Jacob Chansley, the spear-carrying Jan. 6 rioter whose horned fur hat, bare chest and face paint made him one of the more recognizable figures in the assault on the Capitol, was sentenced Wednesday to 41 months in prison.
Chansley, who pleaded guilty to a felony charge of obstructing an official proceeding, was among the first rioters to enter the building. He has acknowledged using a bullhorn to rile up the mob, offering thanks in a prayer while in the Senate for having the chance to get rid of traitors and scratching out a threatening note to Vice President Mike Pence saying, “It’s Only A Matter of Time. Justice Is Coming!”
Though he isn’t accused of violence, prosecutors say Chansley, of Arizona, was the “public face of the Capitol riot” who went into the attack with a weapon, ignored repeated police orders to leave the building and gloated about his actions in the days immediately after the attack.
Before he was sentenced, Chansley told U.S. District Judge Royce Lamberth it was wrong for him to enter the Capitol and that he accepts responsibility for his actions. He emphasized he wasn’t an insurrectionist and is troubled with the way he was portrayed in news stories in the aftermath of the riot.
“I have no excuse,” Chansley said. “No excuses whatsoever. My behavior is indefensible.”
The judge said Chansley’s remorse appeared to be genuine but noted the seriousness of his actions in the Capitol. “What you did was terrible,” Lamberth said. “You made yourself the center of the riot.”
The image of Chansley holding a flagpole topped with a spear tip and looking as if he were howling was one of the most striking to emerge from the riot. He previously called himself the “QAnon Shaman” but has since repudiated the QAnon movement, which is centered on the baseless belief that former President Donald Trump was fighting a cabal of Satan-worshipping, child sex trafficking cannibals.
Chansley was in the Navy for about two years, enlisting in September 2005 and leaving in October 2007 as a supply clerk seaman apprentice, according to service record information.
He served aboard the since-decommissioned aircraft carrier Kitty Hawk from March 2006 to September 2007, according to his service record, and ended his career at a transient personnel unit in Washington state.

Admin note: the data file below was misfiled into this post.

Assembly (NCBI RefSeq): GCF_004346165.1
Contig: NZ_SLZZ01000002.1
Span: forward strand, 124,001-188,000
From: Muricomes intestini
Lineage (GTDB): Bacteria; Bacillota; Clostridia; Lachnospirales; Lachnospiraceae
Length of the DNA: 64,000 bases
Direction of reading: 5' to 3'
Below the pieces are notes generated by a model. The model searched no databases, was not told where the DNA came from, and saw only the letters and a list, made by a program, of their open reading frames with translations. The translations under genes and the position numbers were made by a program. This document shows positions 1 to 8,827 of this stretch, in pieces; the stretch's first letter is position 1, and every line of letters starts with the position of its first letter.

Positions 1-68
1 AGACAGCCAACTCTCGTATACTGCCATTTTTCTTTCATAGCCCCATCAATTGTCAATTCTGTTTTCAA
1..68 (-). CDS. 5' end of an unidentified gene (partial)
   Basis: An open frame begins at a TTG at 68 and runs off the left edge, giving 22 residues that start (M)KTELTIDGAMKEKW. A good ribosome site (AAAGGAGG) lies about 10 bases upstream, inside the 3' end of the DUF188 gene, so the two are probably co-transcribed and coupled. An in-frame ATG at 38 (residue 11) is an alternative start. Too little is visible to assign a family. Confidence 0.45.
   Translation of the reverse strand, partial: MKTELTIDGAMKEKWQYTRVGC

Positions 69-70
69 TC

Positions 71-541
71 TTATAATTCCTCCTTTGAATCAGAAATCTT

His awards and decorations include the National Defense Service Medal, the Global War on Terrorism Service Medal, the Sea Service Deployment Ribbon and the Navy and Marine Corps Overseas Service Ribbon.
He is among 650 people charged in the riot that forced lawmakers into hiding as they were meeting to certify President Joe Biden’s Electoral College victory. More than 120 defendants have pleaded guilty, mostly to misdemeanor charges of demonstrating in the Capitol that carry a maximum of six months in prison.
Chansley and Scott Fairlamb, a New Jersey gym owner sentenced last week for punching a police officer during the attack, have received the longest prison sentences out of the 38 Capitol riot defendants who been punished so far.
Chansley, who has been in jail for 10 months, sought to be sentenced to time served. His lawyer, Albert Watkins, said his client has suffered longstanding mental health problems that were worsened by being jailed in solitary confinement due to COVID-19 protocols and is in dire need of mental health treatment.
In the year before the Capitol riot, Chansley appeared in costume at pro-Trump events, protests over face mask requirements and at a gathering of Trump supporters in November 2020 outside an election office in downtown Phoenix where votes from the presidential race were being counted.
His attorney has said Chansley was “horrendously smitten” by Trump and believed like other rioters that Trump had called him to the Capitol, but later felt betrayed after Trump refused to grant him and others who participated in the insurrection a pardon.
Watkins has said Chansley had been under pressure from family members not to plead guilty because they believed Trump would be reinstated as president and pardon him.
After spending his first month in jail, Chansley said he re-evaluated his life, felt regret for having stormed the building and apologized for causing fear in others.
He twice quit eating while in jail and lost 20 pounds (9 kilograms) until he was given organic food.
The judge had previously rejected Chansley’s claims that the six-foot flagpole he carried during he riot wasn’t a weapon and that the metal spear tip was an ornament, saying the sharpened six-inch point could have been used to stab people from a distance.
Navy Times reporter Geoff Ziezulewicz contributed to this report.
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